Keywords: Decentralization, multidimensional poverty, social equity, economic geography, spatial interdependence, Colombia.
    JEL: H71 I31 I38 O23 R58
    Date: 2014–08
    URL: http://d.repec.org/n?u=RePEc:inq:inqwps:ecineq2014-337&r=lam
  6. By: Ana Maria Bonomi Barufi
    Abstract: This paper aims to discuss how agglomerations economies are present in the equilibrium outcomes of the Brazilian formal labor market. There has been a wide discussion on how to correctly identify agglomeration economies given all the different types of endogeneity found in the labor market relationships, as well as taking into account all the relevant aspects that may affect the results. We make use of an individual-firm panel database from the Ministry of Labor (RAIS - Annual Report on Social Information) with information for six years (2003, 2004, 2005, 2008, 2009 and 2012). With the panel data setting, it is not only possible to account for individual unobserved characteristics constant in time, but also for sector and area effects. Moreover, by identifying skills according to the occupational position of the individuals in each firm, it is possible to control for the proximity to different skill levels (in the sector and municipality) to account for different levels of production knowledge externalities. Individual fixed effects control the potential endogeneity of the labor quality. In the case of labor quantity endogeneity, even if there is no consensus of how to best control for it, instruments based on long time lags are considered. The results show that there is a positive and significant effect of density over wages (Urban Economics literature), even when controlling for other relevant characteristics. Moreover, a measure of market potential, related to the New Economic Geography literature, does not capture this positive relationship with wages in the same way, changing sign in a specific setting. Finally, considering a quantile regression approach, there is an indication that agglomeration economies reinforce wage inequality, with a higher effect for the upper part of the wage distribution.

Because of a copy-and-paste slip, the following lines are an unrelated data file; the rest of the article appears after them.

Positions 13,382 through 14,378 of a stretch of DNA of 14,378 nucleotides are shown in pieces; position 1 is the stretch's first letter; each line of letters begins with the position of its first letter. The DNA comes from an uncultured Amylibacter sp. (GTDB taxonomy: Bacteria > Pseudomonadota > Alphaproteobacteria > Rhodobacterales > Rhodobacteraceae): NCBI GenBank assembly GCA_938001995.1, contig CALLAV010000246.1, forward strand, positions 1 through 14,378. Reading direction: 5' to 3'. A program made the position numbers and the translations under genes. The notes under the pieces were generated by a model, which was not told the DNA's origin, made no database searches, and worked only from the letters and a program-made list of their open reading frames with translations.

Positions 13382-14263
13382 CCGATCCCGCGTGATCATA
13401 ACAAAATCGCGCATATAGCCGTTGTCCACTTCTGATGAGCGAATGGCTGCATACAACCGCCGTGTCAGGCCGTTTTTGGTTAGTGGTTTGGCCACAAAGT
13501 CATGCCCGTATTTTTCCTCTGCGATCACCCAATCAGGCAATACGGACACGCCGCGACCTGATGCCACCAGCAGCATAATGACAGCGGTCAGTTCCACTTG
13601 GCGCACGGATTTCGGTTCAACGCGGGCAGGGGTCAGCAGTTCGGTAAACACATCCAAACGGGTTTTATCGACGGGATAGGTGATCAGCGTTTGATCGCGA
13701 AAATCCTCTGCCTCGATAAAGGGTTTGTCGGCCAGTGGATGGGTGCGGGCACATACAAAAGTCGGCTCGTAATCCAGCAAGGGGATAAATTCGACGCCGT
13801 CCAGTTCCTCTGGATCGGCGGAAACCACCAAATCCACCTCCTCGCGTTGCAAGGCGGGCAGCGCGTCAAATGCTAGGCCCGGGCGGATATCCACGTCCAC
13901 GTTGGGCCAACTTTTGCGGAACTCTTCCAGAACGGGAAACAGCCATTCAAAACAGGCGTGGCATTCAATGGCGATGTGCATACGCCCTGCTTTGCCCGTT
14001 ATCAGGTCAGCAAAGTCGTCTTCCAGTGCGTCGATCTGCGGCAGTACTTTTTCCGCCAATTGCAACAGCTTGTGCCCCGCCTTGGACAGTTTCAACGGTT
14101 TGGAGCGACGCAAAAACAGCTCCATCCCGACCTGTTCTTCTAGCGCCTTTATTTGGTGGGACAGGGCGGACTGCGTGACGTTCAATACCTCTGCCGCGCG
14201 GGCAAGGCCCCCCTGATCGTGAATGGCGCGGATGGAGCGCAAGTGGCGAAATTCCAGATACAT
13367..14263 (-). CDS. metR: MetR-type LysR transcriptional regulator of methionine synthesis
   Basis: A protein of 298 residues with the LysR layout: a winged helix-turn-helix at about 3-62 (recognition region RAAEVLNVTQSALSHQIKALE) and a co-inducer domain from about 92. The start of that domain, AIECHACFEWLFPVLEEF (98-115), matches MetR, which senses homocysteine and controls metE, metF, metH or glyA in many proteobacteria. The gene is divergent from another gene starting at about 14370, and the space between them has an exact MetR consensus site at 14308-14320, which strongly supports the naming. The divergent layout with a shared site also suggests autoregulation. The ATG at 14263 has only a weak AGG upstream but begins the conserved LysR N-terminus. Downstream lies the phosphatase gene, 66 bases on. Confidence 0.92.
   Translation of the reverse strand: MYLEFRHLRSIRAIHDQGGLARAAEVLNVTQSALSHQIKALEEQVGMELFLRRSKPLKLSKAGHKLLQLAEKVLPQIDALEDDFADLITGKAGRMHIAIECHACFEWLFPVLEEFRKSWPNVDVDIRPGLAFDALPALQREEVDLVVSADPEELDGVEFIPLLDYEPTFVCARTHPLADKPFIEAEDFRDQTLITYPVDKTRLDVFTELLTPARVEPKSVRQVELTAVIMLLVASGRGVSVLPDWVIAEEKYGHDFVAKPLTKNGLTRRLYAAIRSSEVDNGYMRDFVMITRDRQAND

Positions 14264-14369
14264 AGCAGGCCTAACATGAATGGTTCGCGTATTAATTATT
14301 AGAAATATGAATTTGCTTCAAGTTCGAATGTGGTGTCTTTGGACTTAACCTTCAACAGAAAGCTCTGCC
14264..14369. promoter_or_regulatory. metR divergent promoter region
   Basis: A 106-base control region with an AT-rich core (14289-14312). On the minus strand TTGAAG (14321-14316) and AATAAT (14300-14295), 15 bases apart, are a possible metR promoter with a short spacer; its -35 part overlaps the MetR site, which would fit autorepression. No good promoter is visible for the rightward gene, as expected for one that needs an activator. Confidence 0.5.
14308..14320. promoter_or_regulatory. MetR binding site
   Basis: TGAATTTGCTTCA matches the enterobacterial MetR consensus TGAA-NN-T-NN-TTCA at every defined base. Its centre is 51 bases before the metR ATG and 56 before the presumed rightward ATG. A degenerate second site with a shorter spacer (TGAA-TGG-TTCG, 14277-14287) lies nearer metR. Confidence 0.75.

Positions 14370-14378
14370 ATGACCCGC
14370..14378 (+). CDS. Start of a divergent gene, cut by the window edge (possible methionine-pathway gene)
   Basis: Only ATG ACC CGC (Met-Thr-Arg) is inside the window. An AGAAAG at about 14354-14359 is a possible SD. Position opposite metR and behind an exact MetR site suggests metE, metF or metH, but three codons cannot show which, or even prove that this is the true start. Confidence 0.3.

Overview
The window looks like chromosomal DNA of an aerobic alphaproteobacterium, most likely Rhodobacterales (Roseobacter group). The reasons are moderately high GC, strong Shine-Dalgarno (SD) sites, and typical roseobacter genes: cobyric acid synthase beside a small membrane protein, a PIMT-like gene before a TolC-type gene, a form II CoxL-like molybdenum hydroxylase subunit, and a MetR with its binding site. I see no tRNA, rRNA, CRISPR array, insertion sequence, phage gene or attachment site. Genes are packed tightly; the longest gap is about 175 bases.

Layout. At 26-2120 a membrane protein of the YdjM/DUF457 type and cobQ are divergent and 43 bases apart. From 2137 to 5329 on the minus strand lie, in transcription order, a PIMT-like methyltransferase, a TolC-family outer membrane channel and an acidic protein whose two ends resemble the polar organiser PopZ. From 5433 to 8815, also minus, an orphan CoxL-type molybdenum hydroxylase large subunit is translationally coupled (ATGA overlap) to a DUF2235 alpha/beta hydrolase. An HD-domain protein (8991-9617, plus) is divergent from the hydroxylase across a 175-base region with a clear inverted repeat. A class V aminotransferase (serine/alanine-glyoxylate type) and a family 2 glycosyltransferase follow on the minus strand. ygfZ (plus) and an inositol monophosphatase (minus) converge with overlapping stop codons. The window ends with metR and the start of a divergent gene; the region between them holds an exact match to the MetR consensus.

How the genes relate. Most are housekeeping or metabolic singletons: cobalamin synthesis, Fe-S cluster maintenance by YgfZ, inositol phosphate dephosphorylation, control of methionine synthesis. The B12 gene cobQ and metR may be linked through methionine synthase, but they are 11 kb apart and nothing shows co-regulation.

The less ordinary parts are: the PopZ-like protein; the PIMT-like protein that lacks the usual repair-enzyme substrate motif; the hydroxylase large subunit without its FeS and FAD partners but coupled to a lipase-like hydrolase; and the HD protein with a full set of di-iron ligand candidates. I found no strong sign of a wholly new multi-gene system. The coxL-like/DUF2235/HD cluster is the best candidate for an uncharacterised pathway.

Keywords: agglomeration economies; regional labor markets; wage equation
    JEL: R23 E24 R30
    Date: 2014–10–06
    URL: http://d.repec.org/n?u=RePEc:spa:wpaper:2014wpecon18&r=lam
  7. By: Edson Araujo; Luciana Cavalini; Sabado Girardi; Megan Ireland; Magnus Lindelow
    Abstract: This study presents two case studies, each on a current initiative of contracting for primary health services in Brazil, one for the state of Bahia, the other for the city of Rio de Janeiro. The two initiatives are not linked and their implementation has independently sprung from a search for more effective ways of delivering public primary health care. The two models differ considerably in context, needs, modalities, and outcomes. This paper identifies their strengths and weaknesses, initially by providing a background to universal primary health care in Brazil, paying particular attention to the family health strategy, the driver of the basic health care model. It then outlines the history of contracting for health care within Brazil, before analyzing the two studies. The state of Bahia sought to expand coverage of the family health strategy and increase the quality of services, but had difficulty in attracting and retaining qualified health professionals. Rigidities in the process of public hiring led to a number of isolated contracting initiatives at the municipal level and diverse, often unstable employment contracts. The state and municipalities decided to centralize the hiring of health professionals in order to offer stable positions with career plans and mobility within the state, and chose to create a state foundation, acting under private law to manage and oversee this process. Results have been mixed as lower than expected municipal involvement resulted in relatively high administrative costs and consequent default on municipal financial contributions. The state foundation is undergoing a governance reform and has now diversified beyond hiring for primary care. The municipality of Rio de Janeiro, which until recently relied on an expansive hospital network for health care delivery, sought in particular to expand primary health services. The public health networks suffered from inefficiency and poor quality, and it was therefore decided to contract privately owned and managed, not-for-profit, social organizations to provide primary care services. The move has succeeded in attracting considerable increases in funding for primary health and coverage has increased significantly. Performance initiatives, however, still need fine-tuning and reliable information systems must be implanted in order to evaluate the system.